Verse 15 spoke of the abolishment of “the law of commandments contained in the ordinances”. Some Christians have taken this to include the Ten Commandments, the only part of God’s law written with His own finger. But Paul’s defense of the law in numerous other verses in the New Testament refutes this idea.
It makes more sense in the context here to understand the law Paul describes as the ceremonial aspect of the law which had separated Jews and Gentiles. Even more likely it spoke of some of the Old Testament laws that were interpreted, added to, and misused by the Jewish religious leaders over time.
It was natural for this to happen without the law being kept with the whole heart, as God desired. The law of love should never to be an instrument of dividing people, which in turn, could only make God’s church less effective.
Ephesians 2:14, 15, Romans 3:31, and 7:12
- What did Paul mean by the “middle wall of partition”?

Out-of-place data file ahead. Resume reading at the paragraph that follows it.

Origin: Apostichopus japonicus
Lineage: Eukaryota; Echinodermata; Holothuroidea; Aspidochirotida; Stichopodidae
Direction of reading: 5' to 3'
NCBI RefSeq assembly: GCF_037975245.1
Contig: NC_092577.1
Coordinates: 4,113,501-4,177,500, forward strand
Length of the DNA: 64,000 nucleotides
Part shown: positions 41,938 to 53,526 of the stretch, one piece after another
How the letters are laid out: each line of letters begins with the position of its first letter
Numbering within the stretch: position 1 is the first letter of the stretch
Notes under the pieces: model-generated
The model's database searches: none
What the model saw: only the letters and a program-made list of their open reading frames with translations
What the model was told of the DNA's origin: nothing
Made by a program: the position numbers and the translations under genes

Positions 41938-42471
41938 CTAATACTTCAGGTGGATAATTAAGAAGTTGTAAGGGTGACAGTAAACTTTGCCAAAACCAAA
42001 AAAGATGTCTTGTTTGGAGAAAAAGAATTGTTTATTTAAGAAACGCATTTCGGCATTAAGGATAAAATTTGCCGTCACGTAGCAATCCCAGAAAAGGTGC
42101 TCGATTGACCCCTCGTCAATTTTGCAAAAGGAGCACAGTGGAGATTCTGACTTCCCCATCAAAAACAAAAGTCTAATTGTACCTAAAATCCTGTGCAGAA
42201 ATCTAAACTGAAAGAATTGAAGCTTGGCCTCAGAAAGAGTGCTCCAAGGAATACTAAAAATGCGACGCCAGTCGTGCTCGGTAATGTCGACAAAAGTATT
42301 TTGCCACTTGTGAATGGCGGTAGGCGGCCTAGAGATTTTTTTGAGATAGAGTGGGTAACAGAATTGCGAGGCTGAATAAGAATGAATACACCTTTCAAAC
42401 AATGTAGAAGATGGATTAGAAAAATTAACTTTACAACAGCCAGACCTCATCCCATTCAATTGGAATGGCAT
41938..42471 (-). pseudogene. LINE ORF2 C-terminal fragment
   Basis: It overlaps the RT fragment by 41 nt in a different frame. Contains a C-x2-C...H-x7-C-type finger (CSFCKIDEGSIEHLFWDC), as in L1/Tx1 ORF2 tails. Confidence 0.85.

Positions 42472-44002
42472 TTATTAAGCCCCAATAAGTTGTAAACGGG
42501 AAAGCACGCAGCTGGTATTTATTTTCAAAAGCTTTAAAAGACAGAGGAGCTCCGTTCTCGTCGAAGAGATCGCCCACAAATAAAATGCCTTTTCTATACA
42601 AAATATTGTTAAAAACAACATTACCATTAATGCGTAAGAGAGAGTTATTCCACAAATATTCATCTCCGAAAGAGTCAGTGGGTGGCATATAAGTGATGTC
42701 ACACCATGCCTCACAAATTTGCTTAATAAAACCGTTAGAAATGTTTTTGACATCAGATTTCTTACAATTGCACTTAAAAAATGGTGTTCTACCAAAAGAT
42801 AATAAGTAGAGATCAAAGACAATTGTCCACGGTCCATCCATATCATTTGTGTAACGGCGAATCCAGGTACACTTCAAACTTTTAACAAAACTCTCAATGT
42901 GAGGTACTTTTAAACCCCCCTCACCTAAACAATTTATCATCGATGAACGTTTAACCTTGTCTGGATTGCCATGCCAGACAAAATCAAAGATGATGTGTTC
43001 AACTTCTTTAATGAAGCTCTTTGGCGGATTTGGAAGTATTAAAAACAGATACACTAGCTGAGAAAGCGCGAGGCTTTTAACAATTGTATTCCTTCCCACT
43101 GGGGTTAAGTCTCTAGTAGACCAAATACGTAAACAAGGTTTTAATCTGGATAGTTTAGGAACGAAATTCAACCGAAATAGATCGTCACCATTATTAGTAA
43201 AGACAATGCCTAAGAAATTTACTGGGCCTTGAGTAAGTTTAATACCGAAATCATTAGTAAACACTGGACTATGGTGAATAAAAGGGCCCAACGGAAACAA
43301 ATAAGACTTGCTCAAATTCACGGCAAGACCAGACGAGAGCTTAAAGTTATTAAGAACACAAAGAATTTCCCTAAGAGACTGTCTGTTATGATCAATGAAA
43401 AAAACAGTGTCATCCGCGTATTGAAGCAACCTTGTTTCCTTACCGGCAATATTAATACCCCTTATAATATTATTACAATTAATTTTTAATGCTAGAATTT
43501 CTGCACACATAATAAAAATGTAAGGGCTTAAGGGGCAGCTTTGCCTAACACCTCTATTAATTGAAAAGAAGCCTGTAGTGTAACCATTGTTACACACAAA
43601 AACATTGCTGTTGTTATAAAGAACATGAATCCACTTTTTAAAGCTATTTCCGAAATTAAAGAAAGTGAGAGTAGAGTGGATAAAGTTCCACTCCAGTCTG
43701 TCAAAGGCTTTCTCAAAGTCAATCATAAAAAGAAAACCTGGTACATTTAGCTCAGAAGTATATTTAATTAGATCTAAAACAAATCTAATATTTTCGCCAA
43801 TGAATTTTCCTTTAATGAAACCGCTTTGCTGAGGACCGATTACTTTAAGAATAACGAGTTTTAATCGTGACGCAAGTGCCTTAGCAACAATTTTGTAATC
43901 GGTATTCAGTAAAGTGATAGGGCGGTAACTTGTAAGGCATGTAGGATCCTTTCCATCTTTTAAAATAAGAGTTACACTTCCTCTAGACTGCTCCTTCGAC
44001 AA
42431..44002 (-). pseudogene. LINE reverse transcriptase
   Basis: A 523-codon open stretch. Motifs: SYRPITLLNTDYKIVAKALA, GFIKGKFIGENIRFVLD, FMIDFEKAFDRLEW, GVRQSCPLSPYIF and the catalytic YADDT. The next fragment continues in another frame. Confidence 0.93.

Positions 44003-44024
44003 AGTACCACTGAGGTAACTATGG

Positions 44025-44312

- Why would the “law of commandments contained in the ordinances” not include the Ten Commandments?
- What do these ordinances probably refer to in the context of this verse in Ephesians?
Wednesday: Jesus, Preacher of Peace
Both the greeting and closing of Paul’s letter to the Ephesians contain wishes for their peace (Ephesians 1:2 and 6:23). Paul declared in Ephesians 2:14 that Christ Jesus was their peace.
The Savior preached peace to them, as Paul further explained in Ephesians 2:17. We evidently are to do the same, because one of the pieces of armor we are encouraged to have is footwear that enables us to preach the gospel of peace (Ephesians 6:15).
This peace isn’t just an absence of conflict with people, but it includes a sense of having been made whole that we feel when our relationship with God is what it should be. This sense of overall peace and contentment was included in the Jewish concept of shalom.
Jesus repeatedly made references to this feeling of shalom, by telling His followers “Peace be with you” (John 14:27, 16:33). Especially in the upper room, where He met with the disciples following His resurrection, He expressed His desire for them to have this kind of peace (John 20:19, 21, 26).
Ephesians 1:2, 6:23, John 14:27, 20:19, 21, 26
- What is so special about greeting someone with shalom?
- How is Christ our peace, and with whom can we have peace?
- What kind of peace has Jesus given you personally?
Thursday: The Church, a Holy Temple